Tour Torres del Paine National Park, stopping at Sarmiento Lake, the emerald green Nordenskjold Lake and then walk to see the Salto Grande waterfall
Breakfast at 6.00 am this morning as we have to be down on Deck 3 ready to depart at 7.40 am. The wind is blowing a gale and the sea is very rough and there is a big Spanish ship tied up alongside in Puerto Natales which has limited the area where our tender can unload passengers.
Because the conditions were so bad, we had to wait an hour before it was safe to take the tender across to Puerto Natales. It was quite dangerous getting off onto the wharf, but there were a lot of staff there to help us and make sure we didn't get hurt.
The wind was furious. I have never experienced wind so fierce. How people can live wih this wind all the time is beyond me.
Boarded the bus for the two hour ride to Torres del Paine National Park. The landscape is very stark with huge bare mountains and barren plains. Nothing much grows here. Sheep and cattle do well. We stopped for several photo opportunities. The scenes are quite stunning.
We came across this herd of Guanacos (pronounced wanacoe). They are from the same family of camels and are related to llamas and alpacas. They are very cute.
We could see Monte Almirante Nieto always in the distance with the granite spires of the Torres del Paine. The photos are stunning. Every time we got off the bus, the wind was horrific. Just imagine the worst wind you have ever experienced and multiply it by a million! It was incredible.
We had lunch at a hotel with the most magnificent views of the mountains. The lunch was buffet and was one of the most tastiest I have had since we have been away. It was delicious. We also had a complimentary Pisco Sour which is a local alcohol drink, made from grapes, with sugar and citrus added for the sour bit. It was really nice. Chileans drink it all the time.
After lunch, on our way back to Puerto Natales, we stopped for a group photo, and sheltered from the wind next to the bus. You can see from the photo that the wind was still blowing furiously. We were planning a 400m walk to the Salto Grande waterfall, but Rikus decided that the wind was too strong and it was too dangerous. Another bus load of tourists tried to visit the waterfall, and as a Scottish lady got out of the bus, a gust of wind threw her off balance and she broke her wrist and now she and her husband are on their way home. It's that easy in these horrific winds.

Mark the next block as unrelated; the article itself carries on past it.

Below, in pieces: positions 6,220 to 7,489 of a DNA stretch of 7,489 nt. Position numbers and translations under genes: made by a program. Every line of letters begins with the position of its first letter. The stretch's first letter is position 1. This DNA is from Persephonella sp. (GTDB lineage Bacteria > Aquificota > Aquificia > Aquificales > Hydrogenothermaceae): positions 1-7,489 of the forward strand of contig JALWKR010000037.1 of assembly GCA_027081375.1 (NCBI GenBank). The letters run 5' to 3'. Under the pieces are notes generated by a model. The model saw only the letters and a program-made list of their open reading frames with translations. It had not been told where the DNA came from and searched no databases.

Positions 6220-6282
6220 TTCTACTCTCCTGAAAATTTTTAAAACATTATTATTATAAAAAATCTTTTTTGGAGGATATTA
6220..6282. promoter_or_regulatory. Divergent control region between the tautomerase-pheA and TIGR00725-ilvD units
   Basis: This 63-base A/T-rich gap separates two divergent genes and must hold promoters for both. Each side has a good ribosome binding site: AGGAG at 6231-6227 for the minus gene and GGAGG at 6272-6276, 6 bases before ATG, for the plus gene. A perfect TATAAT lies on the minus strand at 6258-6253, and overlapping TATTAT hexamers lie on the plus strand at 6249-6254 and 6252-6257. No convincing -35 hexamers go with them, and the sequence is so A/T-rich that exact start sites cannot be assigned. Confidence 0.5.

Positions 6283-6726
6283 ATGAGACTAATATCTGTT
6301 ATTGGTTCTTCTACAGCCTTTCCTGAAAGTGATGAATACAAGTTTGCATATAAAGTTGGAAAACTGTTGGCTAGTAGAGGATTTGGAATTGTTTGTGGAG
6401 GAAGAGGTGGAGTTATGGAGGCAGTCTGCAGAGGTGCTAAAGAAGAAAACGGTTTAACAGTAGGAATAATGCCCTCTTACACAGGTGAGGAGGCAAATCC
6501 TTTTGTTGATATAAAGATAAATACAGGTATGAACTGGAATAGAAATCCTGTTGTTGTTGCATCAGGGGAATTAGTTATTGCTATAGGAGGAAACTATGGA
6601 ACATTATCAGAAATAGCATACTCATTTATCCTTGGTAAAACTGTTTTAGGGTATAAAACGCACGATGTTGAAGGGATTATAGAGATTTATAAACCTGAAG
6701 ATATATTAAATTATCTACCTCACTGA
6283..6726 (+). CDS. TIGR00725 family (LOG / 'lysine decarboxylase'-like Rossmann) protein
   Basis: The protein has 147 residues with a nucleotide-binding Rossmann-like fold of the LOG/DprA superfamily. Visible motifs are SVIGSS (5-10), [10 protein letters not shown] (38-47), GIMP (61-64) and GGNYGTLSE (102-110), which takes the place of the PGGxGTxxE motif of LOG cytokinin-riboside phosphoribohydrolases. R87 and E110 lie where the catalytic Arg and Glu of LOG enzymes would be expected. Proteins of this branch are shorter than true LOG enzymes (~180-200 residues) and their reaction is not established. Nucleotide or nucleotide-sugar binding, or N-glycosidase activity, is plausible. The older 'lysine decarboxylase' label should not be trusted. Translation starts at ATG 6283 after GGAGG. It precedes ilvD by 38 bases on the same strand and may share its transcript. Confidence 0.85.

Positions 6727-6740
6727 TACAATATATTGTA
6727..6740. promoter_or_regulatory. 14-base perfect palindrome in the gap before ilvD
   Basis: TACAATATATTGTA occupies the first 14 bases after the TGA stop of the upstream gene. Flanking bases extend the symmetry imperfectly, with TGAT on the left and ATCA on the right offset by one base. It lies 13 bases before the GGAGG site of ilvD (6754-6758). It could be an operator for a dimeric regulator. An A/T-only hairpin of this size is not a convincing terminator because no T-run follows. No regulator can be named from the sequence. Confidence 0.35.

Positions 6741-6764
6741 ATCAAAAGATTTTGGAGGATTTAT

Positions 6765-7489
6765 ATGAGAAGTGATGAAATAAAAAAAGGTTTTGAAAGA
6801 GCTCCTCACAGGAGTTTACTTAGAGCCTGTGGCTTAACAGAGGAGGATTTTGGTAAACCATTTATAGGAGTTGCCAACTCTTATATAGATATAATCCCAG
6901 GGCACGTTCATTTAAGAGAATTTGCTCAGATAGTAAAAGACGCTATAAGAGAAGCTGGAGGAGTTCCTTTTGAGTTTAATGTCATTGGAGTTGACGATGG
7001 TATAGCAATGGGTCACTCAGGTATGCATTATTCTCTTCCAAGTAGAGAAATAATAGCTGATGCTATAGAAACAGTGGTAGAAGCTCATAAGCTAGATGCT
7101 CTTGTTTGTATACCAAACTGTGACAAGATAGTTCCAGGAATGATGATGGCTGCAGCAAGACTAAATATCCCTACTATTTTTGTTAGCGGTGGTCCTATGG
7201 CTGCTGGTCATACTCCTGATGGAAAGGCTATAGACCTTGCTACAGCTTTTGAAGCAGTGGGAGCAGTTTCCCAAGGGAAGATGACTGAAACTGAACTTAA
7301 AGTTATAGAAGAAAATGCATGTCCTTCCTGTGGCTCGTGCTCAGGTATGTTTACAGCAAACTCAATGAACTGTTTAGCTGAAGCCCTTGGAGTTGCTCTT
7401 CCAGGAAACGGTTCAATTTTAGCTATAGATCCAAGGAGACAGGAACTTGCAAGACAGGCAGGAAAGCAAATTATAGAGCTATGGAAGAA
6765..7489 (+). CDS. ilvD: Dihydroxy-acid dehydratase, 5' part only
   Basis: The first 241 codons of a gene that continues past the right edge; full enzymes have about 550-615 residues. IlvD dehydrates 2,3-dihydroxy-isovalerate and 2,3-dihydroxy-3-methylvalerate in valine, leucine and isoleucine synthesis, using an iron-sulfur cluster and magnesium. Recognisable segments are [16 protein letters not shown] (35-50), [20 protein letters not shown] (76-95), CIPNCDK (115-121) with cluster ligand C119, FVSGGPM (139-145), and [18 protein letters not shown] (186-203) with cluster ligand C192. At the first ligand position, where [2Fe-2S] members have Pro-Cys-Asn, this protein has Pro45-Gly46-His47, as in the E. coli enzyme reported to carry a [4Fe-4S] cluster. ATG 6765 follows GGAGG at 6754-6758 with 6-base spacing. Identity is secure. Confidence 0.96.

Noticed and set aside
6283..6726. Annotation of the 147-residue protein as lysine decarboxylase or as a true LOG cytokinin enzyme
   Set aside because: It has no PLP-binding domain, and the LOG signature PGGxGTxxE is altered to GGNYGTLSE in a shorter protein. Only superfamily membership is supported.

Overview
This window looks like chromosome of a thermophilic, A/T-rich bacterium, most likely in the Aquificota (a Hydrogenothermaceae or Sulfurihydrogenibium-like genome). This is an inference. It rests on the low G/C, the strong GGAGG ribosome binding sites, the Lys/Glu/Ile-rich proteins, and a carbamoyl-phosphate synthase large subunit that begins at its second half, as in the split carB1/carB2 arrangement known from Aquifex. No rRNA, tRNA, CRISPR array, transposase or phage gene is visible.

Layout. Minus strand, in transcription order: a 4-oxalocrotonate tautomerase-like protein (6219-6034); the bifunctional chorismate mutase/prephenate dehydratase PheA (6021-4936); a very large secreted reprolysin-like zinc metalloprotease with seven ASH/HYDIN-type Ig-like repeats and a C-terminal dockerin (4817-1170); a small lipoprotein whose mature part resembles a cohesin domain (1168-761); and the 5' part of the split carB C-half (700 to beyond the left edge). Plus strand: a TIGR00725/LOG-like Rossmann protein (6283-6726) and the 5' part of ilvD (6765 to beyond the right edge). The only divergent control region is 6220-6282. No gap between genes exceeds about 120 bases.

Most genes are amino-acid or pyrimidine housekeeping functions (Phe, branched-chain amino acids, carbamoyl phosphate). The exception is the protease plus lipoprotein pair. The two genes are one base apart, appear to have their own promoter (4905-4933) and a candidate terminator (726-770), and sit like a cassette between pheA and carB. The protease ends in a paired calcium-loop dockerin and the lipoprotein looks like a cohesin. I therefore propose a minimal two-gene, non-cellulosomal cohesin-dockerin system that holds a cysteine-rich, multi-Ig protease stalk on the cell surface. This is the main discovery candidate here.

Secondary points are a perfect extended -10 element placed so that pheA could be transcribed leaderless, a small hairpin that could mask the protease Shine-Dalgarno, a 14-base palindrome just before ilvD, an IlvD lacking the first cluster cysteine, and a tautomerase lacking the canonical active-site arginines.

At one stage the wind was so furious that it blew a shower of rocks at the bus. The driver had to stop until it had passed. It was that gust of wind that broke the lady's wrist.
We all slept on the bus on the way back and had a stop at a "half horse" town, as opposed to a "one horse" town, Cerro Castillo. There was a settlement of quite new houses and an impressive statue of a horse and a very busy general store and not much else. Why anyone would live here, with the wind blowing furiously all the time, I just cannot imagine.
About eight of us got off the bus in Puerto Natales with Rikus and walked through the town and the main square, went into a souvenir shop and bought a small penguin that was heaps cheaper than Ushuaia and then walked down to the dock to get the tender back to the ship.
Puerto Natales is a very nice town with quite a lot happening. But the wind! It just never stops. At least the tender ride back to the ship was a lot calmer than this morning.
Baptiste our butler was waiting in our cabin for us on our return and had the table all set up for dinner, so we ate in. He made me a very nice pick me up cocktail, an Expresso Martini.
I had a very relaxing bath and into bed to read for a while. Phil was watching a crazy sci fi movie called Lucy, but went to sleep before it finished and couldn't tell me how it finished!